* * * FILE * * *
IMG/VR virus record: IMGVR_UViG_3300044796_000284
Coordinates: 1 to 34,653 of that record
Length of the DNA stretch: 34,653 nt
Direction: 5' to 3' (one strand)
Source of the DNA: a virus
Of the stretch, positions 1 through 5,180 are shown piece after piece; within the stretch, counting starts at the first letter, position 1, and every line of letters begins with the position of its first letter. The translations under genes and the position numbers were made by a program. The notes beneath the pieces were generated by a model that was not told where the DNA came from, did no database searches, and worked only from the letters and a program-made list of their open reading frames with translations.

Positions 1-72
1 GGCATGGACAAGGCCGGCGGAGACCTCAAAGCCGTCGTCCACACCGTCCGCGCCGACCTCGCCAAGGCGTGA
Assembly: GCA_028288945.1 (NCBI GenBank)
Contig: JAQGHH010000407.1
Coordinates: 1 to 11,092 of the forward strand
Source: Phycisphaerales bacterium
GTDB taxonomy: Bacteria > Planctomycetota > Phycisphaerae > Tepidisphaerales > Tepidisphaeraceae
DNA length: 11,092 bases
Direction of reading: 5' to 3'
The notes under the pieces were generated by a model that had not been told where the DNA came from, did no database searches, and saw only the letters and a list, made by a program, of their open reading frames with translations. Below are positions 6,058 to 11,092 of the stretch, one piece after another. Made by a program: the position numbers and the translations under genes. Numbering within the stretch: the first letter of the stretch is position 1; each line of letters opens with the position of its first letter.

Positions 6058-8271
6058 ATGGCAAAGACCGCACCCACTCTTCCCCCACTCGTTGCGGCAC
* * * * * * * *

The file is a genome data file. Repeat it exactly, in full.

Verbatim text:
IMG/VR virus record: IMGVR_UViG_3300044796_000284
Coordinates: 1 to 34,653 of that record
Length of the DNA stretch: 34,653 nt
Direction: 5' to 3' (one strand)
Source of the DNA: a virus
Of the stretch, positions 1 through 5,180 are shown piece after piece; within the stretch, counting starts at the first letter, position 1, and every line of letters begins with the position of its first letter. The translations under genes and the position numbers were made by a program. The notes beneath the pieces were generated by a model that was not told where the DNA came from, did no database searches, and worked only from the letters and a program-made list of their open reading frames with translations.

Positions 1-72
1 GGCATGGACAAGGCCGGCGGAGACCTCAAAGCCGTCGTCCACACCGTCCGCGCCGACCTCGCCAAGGCGTGA
Assembly: GCA_028288945.1 (NCBI GenBank)
Contig: JAQGHH010000407.1
Coordinates: 1 to 11,092 of the forward strand
Source: Phycisphaerales bacterium
GTDB taxonomy: Bacteria > Planctomycetota > Phycisphaerae > Tepidisphaerales > Tepidisphaeraceae
DNA length: 11,092 bases
Direction of reading: 5' to 3'
The notes under the pieces were generated by a model that had not been told where the DNA came from, did no database searches, and saw only the letters and a list, made by a program, of their open reading frames with translations. Below are positions 6,058 to 11,092 of the stretch, one piece after another. Made by a program: the position numbers and the translations under genes. Numbering within the stretch: the first letter of the stretch is position 1; each line of letters opens with the position of its first letter.

Positions 6058-8271
6058 ATGGCAAAGACCGCACCCACTCTTCCCCCACTCGTTGCGGCAC